3D toolpaths can be challenging at first and knowing which one to use and why is something many people struggle with. The goal of this boot camp was to help shops get more out of their CAM software by showing how to use common 3D toolpaths and options.
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Top 15 CAD-CAM Q & A’s From the Live Webinar
1) How to toggle shading on and off?
It’s common to want to turn shading of surfaces and solids on and off when developing toolpath. This allows you to see through your surfaces and solid to validate where toolpath is being created. The hot key for this is “S” on your keyboard.
2) What are all the hot keys?
BobCAD-CAM does have hot keys / shortcut keys for common features. For the complete list of hot keys / shortcut keys go to preferences > shortcut keys. Here you will see all of the feature options and the assigned shortcuts.
3) Why do you use planar?
Planar is a one of the most commonly used toolplaths for 3D machining. It works by moving back and forth over the surfaces and solids you’ve selected at a user-defined angle and stepover. It’s used for roughing, semi-finishing and finishing cycles on 3D parts.
4) How do you set up speeds and feeds for other materials?
BobCAD-CAM does have a customizable material database that allows users to add additional materials, create material groups, set defaults, delete materials and modify materials. The material database is used to set SFM and chip load for the material, tool type and operation. The material database is one way to customize speeds and feeds for materials that are listed in the default database. Another, more popular way is to save machining features with predefined speeds and feeds. The benefit of saving machining features is what information is saved. Instead of just speeds and feeds, additional information is saved with the feature, like depth of cut, stock for finish, etc. Another option would be to default speeds and feeds for cutters. This is another popular option where users can create tools in the tool library with speeds and feeds for the material type the tool is used on.
5) Where can you save a feature to?
Saving features is one of the most productive tools that BobCAD-CAM offers. It allows you to save toolpath settings to be used on future projects. Features can be saved on your computer, network or external devices.
6) How do you control the machining order of operations?
If you right click on milling job and go to machining order, the machining order dialog box will come up. There you’ll find a list of all your operations and the order they will be posted in. You can optimize the cutting order by feature (the order features appear in the tree), by tool per setup (tool dominate posting), or tool (tool dominate across all setups). If you want to make a change in the cutting order, you can also move operations up and down in the list by selecting the operation and using the up and down arrows.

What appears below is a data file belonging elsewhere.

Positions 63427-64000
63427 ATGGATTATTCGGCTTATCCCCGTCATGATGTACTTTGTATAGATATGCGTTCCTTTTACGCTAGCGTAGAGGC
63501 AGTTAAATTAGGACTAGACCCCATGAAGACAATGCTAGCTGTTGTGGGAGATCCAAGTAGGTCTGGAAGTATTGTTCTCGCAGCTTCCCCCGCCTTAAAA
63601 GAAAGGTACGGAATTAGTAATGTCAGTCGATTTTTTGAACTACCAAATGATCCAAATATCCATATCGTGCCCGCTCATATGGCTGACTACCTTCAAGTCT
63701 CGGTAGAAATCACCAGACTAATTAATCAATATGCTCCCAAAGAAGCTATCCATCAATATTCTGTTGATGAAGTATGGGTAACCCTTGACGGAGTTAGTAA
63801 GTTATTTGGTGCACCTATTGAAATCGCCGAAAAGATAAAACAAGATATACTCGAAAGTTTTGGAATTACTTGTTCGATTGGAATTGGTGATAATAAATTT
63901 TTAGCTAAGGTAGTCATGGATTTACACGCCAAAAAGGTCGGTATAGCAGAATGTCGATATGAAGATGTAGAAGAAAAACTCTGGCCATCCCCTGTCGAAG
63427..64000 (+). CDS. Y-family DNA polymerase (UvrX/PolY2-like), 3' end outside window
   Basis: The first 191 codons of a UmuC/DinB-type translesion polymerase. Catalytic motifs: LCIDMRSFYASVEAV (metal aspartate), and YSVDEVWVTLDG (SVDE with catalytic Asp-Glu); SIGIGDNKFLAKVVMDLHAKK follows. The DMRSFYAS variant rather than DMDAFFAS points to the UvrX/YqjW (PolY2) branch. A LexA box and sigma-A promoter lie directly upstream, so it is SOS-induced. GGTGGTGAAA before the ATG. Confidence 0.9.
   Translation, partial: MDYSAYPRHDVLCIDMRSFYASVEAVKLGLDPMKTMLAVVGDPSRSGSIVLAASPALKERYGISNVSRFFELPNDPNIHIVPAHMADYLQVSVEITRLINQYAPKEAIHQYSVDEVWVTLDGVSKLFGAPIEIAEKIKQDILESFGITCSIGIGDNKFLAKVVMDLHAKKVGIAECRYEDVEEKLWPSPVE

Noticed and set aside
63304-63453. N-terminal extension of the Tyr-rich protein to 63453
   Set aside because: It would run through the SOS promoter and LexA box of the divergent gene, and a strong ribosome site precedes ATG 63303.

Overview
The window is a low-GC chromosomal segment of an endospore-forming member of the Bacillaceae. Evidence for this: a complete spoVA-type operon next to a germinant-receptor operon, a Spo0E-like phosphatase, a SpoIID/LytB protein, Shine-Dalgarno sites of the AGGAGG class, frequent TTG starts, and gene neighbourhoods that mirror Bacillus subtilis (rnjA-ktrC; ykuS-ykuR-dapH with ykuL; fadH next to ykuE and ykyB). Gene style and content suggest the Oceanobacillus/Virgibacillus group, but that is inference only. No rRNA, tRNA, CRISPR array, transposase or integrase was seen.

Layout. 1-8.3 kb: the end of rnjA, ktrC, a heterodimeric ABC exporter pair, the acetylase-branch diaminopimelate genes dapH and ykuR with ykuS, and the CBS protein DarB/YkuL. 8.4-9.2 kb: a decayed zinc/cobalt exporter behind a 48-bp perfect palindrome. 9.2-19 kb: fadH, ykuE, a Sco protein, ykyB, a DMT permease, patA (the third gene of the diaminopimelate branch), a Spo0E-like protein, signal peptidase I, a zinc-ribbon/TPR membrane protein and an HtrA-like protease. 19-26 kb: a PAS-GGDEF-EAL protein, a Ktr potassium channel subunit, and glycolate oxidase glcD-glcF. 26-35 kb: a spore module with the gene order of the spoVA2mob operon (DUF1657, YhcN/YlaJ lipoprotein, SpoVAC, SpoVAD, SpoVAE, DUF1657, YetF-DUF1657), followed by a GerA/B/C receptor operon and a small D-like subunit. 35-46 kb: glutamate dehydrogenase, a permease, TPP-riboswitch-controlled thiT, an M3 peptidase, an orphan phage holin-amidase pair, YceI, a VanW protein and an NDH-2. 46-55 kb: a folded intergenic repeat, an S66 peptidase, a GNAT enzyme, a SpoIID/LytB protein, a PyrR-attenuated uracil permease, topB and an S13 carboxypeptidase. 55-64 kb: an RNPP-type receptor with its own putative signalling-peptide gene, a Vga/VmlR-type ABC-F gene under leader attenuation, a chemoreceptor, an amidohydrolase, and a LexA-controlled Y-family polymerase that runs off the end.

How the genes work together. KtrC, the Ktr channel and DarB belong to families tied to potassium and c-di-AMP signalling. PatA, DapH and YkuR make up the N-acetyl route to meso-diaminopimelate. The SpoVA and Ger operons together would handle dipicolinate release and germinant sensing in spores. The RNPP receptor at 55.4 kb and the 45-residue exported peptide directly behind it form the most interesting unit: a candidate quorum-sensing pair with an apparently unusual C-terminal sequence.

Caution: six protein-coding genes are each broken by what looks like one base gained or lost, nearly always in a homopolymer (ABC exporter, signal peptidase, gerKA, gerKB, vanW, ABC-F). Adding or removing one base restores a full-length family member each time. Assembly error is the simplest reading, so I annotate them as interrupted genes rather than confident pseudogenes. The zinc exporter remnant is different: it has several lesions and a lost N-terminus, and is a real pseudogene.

7) What do you set your rapid plane between moves and operations?
3D cutting features have 3 inputs that control the Z position of the tool between groups of geometry and at the start and end of the operation. This is your clearance value which you edit under your machine setup. Users can also define the rapid plane which is the Z position the tool goes to as it repositions. Users can also set up a feed plane which is how far above the cut the tool switches to feed move after it’s been repositioned to the next cut.
8) When do you use pocket in or out?
The pattern pocket in or out is used to control what direction the pattern cuts in. Pocket in starts on the outside and works its way in. Pocket out starts on the inside and works its way out. For inside work, I would use pocket out. For outside work, I would use pocket in.
9) How do boundaries affect your toolpath?
Boundaries are used to limit or contain where your toolpath will be generated. Boundaries allow users to control where the toolpath is created on the selected surfaces and solids.
10) How do you control a constant cusp height in BobCAD-CAM?
Most toolpaths offer a stepover value that is a relative XY value. What this means is, as the surface of the part changes in Z the stepover value does not accommodate for this. For a scallop based operation, BobCAD-CAM offers equidistant offset, which uses a stepover that is based on the surface area.
11) Does the center of the tool always go the boundary or do you have other options?
When using the standard toolpaths, yes, the tool center is driven to the boundary of the tool. Mill Pro packages offers boundary control for center, inside or outside.
12) Can you apply an allowance for all features or can you set an allowance for each operation?
Yes, for those features that have multiple operations you can use “apply to all operations”.
13) What options does BobCAD-CAM have to start the tool off the material?
The strategy and version you are running will determine the options available to you. In many cases, users will extend the drive surfaces start to the tool off the material.
14) How can you target a small area of a single surface to repair a damaged area of a part?
You would use a boundary to limit where the toolpath is cutting.
15) Where are the common part zero locations?
The part zero, also know as the origin or work offset, can be almost anywhere. It really depends on your setup and what is common in your shop. A standard location could be the top, back left corner of the part. In other scenarios, the zero may be the top center. So it’s really going to depend on your setup and experience.
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